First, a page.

Laser scanning provides point cloud data that can be output in multiple formats, used to extract wire frames and construct 3D models. Accurate virtual railway models with simulated signalling can be used by the infrastructure owners, their contractors and the train and freight operating companies throughout the life cycle of development projects; from design, through to signal sighting and on into driver training and simulation.
Collecting data from mobile sources provides a detailed and highly accurate view across all track and lineside assets. Positional point cloud data can be used for a number of applications such as locating and tagging assets, accurate relative measurement and precise positional detail without needing to construct highly detailed 3D models.
Following decades of development from laser scanner manufactures, the accuracy and density of point collection has greatly improved. As data compatibility and software has continued to improve, data collection methods have also improved, enabling rail operators to work with surveying and modelling providers in a more efficiently and cost-effectively. Even so, laser surveying encounters practical challenges when capturing accurate data scans from the rail environment, occasionally requiring multiple data sources to be combined in complex environments.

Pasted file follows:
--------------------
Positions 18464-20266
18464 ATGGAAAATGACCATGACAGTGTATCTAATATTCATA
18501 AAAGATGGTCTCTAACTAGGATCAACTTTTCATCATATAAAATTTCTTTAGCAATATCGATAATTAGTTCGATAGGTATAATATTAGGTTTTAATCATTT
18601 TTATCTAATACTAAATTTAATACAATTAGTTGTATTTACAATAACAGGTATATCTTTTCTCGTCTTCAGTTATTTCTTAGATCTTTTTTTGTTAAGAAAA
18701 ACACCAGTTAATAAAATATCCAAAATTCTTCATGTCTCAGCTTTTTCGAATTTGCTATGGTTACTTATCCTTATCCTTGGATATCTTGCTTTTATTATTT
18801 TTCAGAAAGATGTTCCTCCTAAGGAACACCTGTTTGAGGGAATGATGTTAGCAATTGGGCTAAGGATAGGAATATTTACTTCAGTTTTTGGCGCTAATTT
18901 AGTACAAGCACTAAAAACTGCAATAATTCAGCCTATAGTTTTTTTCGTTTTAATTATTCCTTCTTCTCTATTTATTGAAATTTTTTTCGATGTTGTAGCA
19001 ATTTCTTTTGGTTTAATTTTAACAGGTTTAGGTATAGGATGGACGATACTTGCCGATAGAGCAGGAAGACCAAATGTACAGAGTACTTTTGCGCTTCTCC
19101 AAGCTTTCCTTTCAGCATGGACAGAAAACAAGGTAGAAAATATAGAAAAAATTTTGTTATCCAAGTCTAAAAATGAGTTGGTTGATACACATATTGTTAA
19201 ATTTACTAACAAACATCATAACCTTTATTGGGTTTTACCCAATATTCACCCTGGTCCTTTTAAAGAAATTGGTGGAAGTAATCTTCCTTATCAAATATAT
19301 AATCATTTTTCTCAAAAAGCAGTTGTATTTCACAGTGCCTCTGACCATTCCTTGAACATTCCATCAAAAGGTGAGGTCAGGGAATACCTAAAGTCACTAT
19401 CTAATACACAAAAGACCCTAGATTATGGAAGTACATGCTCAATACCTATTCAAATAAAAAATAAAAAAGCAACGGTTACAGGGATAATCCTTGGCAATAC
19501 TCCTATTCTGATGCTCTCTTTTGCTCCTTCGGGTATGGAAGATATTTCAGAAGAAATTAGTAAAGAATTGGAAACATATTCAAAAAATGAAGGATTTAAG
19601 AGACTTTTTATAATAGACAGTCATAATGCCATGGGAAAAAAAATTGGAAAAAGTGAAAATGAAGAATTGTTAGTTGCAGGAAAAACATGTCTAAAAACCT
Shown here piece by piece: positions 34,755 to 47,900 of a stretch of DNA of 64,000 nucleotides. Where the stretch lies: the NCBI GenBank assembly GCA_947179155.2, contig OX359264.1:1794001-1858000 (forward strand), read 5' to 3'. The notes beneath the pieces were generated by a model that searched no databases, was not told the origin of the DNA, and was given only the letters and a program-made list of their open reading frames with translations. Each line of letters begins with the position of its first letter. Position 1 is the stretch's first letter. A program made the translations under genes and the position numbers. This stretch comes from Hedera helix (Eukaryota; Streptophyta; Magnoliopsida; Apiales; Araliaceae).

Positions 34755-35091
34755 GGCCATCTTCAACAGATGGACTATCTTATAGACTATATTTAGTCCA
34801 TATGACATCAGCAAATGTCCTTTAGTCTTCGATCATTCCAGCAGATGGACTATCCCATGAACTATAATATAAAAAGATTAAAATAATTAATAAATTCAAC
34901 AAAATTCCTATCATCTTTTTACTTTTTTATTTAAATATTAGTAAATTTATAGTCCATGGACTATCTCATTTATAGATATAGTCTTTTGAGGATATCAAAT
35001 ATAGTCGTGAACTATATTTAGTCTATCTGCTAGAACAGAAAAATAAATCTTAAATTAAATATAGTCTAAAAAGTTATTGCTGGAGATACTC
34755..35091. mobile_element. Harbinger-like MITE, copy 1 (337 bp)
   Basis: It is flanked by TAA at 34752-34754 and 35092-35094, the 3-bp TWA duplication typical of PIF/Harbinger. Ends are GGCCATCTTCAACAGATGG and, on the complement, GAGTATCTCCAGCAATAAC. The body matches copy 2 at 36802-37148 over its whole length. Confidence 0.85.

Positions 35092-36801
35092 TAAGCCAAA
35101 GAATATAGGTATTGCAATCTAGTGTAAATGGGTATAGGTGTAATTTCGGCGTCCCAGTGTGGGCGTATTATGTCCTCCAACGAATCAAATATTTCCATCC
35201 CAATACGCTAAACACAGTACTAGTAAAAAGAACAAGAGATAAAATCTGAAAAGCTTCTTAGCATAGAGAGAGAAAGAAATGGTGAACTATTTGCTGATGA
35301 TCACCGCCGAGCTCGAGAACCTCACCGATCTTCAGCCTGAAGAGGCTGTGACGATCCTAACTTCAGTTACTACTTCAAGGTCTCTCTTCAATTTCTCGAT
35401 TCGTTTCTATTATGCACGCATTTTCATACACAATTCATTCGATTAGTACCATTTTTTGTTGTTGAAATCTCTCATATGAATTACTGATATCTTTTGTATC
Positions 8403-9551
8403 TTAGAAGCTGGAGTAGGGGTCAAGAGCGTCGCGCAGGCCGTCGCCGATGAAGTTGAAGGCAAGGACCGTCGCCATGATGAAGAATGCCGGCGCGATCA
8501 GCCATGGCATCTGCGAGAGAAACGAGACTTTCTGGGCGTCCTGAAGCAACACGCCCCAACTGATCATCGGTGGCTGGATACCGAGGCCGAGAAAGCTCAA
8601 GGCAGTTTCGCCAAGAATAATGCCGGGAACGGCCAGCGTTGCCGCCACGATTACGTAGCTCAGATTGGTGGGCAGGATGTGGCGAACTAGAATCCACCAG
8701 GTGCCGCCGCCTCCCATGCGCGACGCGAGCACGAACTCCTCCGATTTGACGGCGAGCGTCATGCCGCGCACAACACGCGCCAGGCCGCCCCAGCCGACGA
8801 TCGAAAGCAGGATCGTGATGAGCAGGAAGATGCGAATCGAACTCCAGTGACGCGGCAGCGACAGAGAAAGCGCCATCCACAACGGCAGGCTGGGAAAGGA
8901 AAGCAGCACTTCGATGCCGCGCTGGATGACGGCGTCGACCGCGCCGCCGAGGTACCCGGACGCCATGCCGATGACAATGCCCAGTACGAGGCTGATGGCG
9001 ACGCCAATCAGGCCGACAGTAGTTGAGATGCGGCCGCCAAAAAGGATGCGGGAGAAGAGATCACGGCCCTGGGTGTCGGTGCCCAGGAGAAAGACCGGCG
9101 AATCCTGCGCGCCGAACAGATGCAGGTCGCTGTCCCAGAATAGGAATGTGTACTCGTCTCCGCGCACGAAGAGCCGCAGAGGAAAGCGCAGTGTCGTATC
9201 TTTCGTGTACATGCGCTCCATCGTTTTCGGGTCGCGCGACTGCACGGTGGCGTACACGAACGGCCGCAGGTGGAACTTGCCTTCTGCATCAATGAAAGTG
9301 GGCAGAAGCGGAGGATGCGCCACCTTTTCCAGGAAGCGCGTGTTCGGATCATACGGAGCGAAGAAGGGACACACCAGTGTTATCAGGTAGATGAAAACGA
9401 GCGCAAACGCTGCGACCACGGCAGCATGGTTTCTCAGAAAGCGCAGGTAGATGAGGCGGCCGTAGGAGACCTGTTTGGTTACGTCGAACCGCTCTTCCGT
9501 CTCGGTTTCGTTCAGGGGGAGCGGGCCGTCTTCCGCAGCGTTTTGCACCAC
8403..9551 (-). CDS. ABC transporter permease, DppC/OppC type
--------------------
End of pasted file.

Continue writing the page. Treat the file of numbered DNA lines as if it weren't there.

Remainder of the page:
Mobile laser scanning (MLS) used for ground level mapping provides detailed data for multiple railway tracks and is especially useful for modelling structures and building facades. Airborne laser scanning (ALS) has advantages for ground-point extraction in large areas, building roof reconstruction and tree detection. With mobile scanners mounted to vehicles and UAVs, both methods are advantageous in keeping personnel from having to enter the potentially dangerous live rail environment.
Current industry techniques
My company, Track Access Services, has used MLS to produce datasets of tracks and the surrounding infrastructure. Working to support driver training and redevelopment schemes, we have collected data using the compact Topcon IP-S3 laser scanner – a positioning system that integrates an inertial measurement unit (IMU), GNSS receiver (GPS and GLONASS) and a vehicle odometer.